"When you first came to Oxford, I remember story that you went to maybe it was the bob land. I'm guessing, and you asked for anything by Lewis, but the term you used was Lewis, Louisiana. Can you do you remember that story? I don't think it's exactly as I told it. I may have asked for Louisiana, but I think together we worked it out. I worked so long in the bodleian over 50 years. And I was always working on Louis. So people who worked there called the readers by not by name, but by the name of the person they're researching. So I've called mister C is Lewis when I'm there. And I know a man who is Civil War Robert E. Lee and Hitler. Mister Adolf Hitler. You're kidding. Well, actually, one of the things about Hitler's. Is that the people that I work with have work with for years, these Curtis Brown, agents, literary agents and London. Well, they were Hitler's literary agents. And they have you're not kidding. No, I'm not. Curtis Brown where Hitler's literary agents. Some have they inherited they have the rights to they control the rights to mein kampf. But and all the children's stories that he wrote. Well, I understand that the royalties of mein kampf have been around for 50 years, and they built up quite a lot.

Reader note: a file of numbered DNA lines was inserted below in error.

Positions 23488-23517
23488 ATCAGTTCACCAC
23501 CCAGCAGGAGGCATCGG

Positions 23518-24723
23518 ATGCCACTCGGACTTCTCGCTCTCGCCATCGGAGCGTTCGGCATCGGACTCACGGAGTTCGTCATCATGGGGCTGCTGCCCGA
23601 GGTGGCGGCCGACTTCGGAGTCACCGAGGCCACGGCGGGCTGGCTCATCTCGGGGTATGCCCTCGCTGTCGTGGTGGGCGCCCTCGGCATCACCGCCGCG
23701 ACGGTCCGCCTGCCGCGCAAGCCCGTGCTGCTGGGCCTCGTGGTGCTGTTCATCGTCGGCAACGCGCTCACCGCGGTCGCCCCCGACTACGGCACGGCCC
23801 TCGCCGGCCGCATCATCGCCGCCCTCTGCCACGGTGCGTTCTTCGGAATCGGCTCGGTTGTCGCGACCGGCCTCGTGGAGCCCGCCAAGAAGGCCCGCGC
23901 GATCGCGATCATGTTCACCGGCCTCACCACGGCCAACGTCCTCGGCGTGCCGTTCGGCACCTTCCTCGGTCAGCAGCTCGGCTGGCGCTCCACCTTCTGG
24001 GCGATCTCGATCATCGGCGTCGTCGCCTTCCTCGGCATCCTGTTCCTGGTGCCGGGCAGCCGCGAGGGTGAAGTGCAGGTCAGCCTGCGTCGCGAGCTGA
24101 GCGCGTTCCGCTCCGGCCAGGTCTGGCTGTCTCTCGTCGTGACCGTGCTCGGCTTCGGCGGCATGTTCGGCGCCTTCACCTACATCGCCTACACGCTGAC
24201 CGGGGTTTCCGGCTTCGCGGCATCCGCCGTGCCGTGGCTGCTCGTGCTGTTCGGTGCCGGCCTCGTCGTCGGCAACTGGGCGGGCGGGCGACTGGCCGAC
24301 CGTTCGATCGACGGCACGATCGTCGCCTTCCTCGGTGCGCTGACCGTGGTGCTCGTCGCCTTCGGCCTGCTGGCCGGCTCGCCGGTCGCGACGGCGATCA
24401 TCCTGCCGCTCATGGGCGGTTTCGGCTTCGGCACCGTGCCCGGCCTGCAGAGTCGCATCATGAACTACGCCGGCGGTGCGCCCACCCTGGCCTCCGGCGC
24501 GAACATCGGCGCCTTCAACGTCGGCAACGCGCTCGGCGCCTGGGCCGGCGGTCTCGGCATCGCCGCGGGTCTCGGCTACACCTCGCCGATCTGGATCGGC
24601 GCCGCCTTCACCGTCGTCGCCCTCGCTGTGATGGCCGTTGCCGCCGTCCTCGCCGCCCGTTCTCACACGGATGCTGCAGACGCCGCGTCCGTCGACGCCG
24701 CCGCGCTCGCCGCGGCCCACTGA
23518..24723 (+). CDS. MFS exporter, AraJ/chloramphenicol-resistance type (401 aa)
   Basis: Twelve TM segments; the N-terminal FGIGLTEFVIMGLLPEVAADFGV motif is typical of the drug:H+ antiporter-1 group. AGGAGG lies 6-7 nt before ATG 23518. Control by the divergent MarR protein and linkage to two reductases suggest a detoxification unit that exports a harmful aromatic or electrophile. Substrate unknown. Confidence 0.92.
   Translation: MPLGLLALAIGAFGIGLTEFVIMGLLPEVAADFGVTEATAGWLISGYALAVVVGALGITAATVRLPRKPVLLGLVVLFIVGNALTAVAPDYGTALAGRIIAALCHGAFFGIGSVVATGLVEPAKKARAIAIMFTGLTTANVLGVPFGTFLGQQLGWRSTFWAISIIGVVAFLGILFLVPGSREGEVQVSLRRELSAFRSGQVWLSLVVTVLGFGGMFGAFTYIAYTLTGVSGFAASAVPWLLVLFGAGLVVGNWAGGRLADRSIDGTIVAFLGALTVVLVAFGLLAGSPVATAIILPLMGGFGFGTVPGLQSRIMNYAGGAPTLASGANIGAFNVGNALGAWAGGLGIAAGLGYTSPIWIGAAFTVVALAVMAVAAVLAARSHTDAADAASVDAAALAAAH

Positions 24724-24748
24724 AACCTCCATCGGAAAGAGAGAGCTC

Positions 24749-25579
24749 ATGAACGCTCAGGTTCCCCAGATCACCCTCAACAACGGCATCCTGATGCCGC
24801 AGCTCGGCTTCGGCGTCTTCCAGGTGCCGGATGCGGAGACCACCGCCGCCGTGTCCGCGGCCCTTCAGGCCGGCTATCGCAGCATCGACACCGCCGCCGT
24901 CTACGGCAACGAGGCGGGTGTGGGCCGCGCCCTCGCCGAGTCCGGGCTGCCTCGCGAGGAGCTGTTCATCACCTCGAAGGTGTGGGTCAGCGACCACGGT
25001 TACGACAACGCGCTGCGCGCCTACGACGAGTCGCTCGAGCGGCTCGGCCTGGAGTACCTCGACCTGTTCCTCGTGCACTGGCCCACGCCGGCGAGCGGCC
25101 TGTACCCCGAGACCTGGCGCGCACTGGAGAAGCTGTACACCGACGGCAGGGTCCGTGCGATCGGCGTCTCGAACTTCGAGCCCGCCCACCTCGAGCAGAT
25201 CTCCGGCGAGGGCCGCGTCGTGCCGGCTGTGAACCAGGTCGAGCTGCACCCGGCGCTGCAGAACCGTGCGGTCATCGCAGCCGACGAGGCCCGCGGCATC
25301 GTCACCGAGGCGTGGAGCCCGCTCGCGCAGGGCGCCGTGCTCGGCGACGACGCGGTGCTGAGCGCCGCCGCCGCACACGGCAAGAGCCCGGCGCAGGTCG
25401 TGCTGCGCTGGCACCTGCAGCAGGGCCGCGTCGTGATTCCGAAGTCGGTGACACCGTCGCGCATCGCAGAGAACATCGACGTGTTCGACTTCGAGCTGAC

Bob Land Lewis Louisiana Hitler Mister Adolf Hitler Curtis Brown Oxford Robert E. Lee Louis London
Down With Sweden

Dennis Prager Podcasts

00:51 sec | Last week

Down With Sweden

"I've never been an admirer of Sweden. There was neutral during World War II. And it was worse than neutral during the Cold War. It was more pro Soviet than pro American. It presented itself as a great new socialist utopia. Boy, I read a book almost have come out from 50 years ago. 40 years ago, I'm going to look it up the new totalitarians. And it was about sweet it's one of the first hard covered books I ever bought. And then lo and behold, never give up on a country, I guess.

Sweden
Christen Limbaugh Bloom on Jesus Using Evil for Good

America First with Sebastian Gorka Podcast